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Discussing Naturopathic Oncology and Menopausal Symptoms for Women Cancer Survivors

As we move from 2019 to 2020, we see that more women are surviving cancer. With this great news also comes an increased incidence of menopausal symptoms in survivors, whether from normal, age-related causes or those exacerbated by the cancer treatments themselves, or a combination of both. Although menopausal symptoms are often treated with exogenous hormones such as bioidentical hormone replacement therapy, the majority of women with gynecological cancers are not able to use such HRT, because of the nature of their cancer.

Many gynecological cancers are related to hormones, meaning that hormones, almost exclusively estrogen, are considered “fuel” for the cancer cell. Hence, administration of hormones for menopausal symptoms is contraindicated for fear that giving women hormones could either enhance the growth of an existing cancer or cause recurrence should there be residual or hidden cancer cells after “successful” treatment. Since conventional medicine relies almost exclusively on drug therapy for such symptoms, and since such therapy is often insufficient, naturopathic medicine has and continues to be a comprehensive and effective source for amelioration of symptoms.

Although most naturopathic physicians are educated about menopause and related physiology, naturopathic oncologists, those NDs who are specialists in oncology, are more attuned to the intricacies of managing menopausal symptoms for women with or surviving from cancer. Typical symptoms may include:

  • Hot flashes or night sweats
  • Insomnia or difficulty sleeping
  • Cognitive issues, brain fog or “chemo brain”
  • Generalized fatigue
  • Bone health, decreased bone density
  • Joint pain or arthritis
  • Weight gain or difficulty losing weight

Lifestyle treatment is one of the central tenets of the naturopathic approach to symptoms. For instance, a low estrogen environment may promote weight gain since we know that a decrease in estrogen levels may lower the metabolic rate, increase appetite and reduce desire for physical activity! This can also lead to poor management of starches and sugars, which hence become stored in the body as fat, especially as the level of calorie burn (exercise) deceases. Furthermore, and to compound the issue, obesity can increase menopausal symptoms. Why? In general, obese women suffer more severe consequences of hot flashes, which may cause them to stop certain activities and also decrease their work efficiency; there is also the thermoregulatory theory, which proposes that a women’s basal metabolic index, or BMI, is positively associated with certain menopausal symptoms because body-fat tissue acts as a strong heat insulator. Such insulation makes the distribution of heat more problematic, which then causes obese women to suffer more hot flashes. Thus, it is important to find a diet and exercise program that works well for you. Even if a woman is inclined toward exercise or understands the basics of healthy eating, sometimes motivation is a limiting factor. And motivation may be limited by a medical cause. It is important for a patient to have her doctor test other endocrine (hormone) functions such as the adrenal or thyroid glands. These glands are associated with well-being, energy and cognition, but often their functions are impaired from conventional cancer treatments such as surgery, radiation or chemotherapy.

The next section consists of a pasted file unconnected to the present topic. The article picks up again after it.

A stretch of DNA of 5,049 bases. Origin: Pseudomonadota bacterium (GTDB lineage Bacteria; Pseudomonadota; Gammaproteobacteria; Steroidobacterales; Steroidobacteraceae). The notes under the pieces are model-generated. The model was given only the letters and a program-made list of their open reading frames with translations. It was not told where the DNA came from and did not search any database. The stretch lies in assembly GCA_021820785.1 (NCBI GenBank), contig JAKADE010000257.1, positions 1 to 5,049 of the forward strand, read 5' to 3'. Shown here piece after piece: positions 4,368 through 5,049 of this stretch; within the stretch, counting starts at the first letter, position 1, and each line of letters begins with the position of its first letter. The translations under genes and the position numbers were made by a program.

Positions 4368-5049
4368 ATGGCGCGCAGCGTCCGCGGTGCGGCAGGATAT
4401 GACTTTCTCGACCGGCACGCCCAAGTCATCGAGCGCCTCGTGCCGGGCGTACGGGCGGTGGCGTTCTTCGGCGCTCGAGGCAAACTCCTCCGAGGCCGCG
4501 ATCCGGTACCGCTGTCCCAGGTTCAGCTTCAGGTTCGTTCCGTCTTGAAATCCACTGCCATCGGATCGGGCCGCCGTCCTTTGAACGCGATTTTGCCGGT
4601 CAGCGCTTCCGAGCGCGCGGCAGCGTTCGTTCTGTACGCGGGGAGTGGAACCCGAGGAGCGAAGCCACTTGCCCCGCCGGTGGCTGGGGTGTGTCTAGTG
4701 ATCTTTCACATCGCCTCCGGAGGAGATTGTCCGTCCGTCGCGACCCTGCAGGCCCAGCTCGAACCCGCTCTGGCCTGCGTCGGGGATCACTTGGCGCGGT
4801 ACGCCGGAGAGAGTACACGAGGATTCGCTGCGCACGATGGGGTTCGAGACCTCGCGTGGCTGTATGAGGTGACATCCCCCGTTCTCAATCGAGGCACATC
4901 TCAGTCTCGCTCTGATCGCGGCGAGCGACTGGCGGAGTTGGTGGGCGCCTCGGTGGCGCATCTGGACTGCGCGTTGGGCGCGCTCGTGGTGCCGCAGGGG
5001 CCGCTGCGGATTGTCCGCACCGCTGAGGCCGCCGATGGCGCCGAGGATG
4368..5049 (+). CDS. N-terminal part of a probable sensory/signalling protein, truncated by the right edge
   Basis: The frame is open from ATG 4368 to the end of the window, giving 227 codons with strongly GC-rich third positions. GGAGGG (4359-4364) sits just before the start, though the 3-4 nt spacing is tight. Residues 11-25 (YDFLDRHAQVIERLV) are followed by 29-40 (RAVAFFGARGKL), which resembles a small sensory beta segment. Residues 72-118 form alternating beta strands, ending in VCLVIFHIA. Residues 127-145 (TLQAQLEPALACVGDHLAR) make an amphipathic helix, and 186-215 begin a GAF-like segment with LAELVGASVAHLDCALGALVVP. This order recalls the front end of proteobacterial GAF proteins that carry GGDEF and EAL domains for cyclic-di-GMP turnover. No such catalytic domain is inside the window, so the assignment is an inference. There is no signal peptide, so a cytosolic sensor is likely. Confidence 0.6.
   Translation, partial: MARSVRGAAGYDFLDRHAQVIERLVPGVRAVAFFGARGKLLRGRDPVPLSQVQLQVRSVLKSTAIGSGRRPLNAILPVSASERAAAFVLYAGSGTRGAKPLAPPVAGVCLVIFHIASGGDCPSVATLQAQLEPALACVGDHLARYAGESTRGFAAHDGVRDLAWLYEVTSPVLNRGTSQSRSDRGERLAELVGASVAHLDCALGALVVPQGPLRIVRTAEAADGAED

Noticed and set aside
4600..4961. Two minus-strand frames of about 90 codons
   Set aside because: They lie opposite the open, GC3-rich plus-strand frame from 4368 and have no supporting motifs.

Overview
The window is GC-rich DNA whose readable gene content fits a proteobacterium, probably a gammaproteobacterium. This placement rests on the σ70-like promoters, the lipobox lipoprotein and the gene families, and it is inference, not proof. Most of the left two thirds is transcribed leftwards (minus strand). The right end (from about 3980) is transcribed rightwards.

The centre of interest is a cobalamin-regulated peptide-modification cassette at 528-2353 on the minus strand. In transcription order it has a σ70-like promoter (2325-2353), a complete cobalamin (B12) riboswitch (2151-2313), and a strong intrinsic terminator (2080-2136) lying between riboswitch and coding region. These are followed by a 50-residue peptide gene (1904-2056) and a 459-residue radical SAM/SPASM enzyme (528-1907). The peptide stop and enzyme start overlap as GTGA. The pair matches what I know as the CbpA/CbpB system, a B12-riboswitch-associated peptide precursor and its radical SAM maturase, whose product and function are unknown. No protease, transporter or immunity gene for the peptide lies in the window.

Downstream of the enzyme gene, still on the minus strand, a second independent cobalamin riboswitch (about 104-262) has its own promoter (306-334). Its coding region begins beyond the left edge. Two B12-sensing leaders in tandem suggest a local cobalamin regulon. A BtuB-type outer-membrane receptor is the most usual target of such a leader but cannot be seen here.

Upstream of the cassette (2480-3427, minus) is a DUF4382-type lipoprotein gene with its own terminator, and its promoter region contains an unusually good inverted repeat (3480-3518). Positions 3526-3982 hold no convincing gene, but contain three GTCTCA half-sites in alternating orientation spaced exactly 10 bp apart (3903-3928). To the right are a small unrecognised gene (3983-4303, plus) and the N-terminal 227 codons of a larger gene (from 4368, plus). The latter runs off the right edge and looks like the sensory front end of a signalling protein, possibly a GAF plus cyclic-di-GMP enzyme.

If someone has low thyroid or adrenal function or they have fatigue or joint pain or a multitude of such symptoms, it may be quite difficult for them to find the motivation to make a needed lifestyle change in order to help them reduce their symptoms.  For instance, we know that, in general, fruit-and-vegetable-based diets are inversely associated with menopausal symptoms. Furthermore, diets that contain mayonnaise, liquid oils, sweets, desserts, red meat, organ meat, fish, poultry, egg, coffee, refined grains are associated with higher (1) general menopausal symptom scores; and (2) genitourinary-based symptoms. In the clinic, we often find that women with fatigue or endocrine dysfunction are less likely to engage dietary changes until we can help manage their non-estrogen hormones and/or help them reduce their fatigue.

The naturopathic physician or naturopathic oncologist has many tools available to help manage symptoms of menopause and lifestyle changes, although difficult and effective, are not the only tools.  We utilize herbs, nutrients, physical therapies, homeopathics and more, and sometimes a combination of therapies is most appropriate. In general, because of the complexities of symptoms and cancer-related-physiology, self-treatment is ill-advised. A naturopathic oncologist is well-prepared to answer your questions and place you on a safe and effective treatment plan. Two of the most common questions we are asked are regarding estrogens in the environment (xenoestrogens, often referred to as toxins or toxic estrogens) as well as soy-based foods. Stay tuned for the next oncology-related article when we discuss both subjects.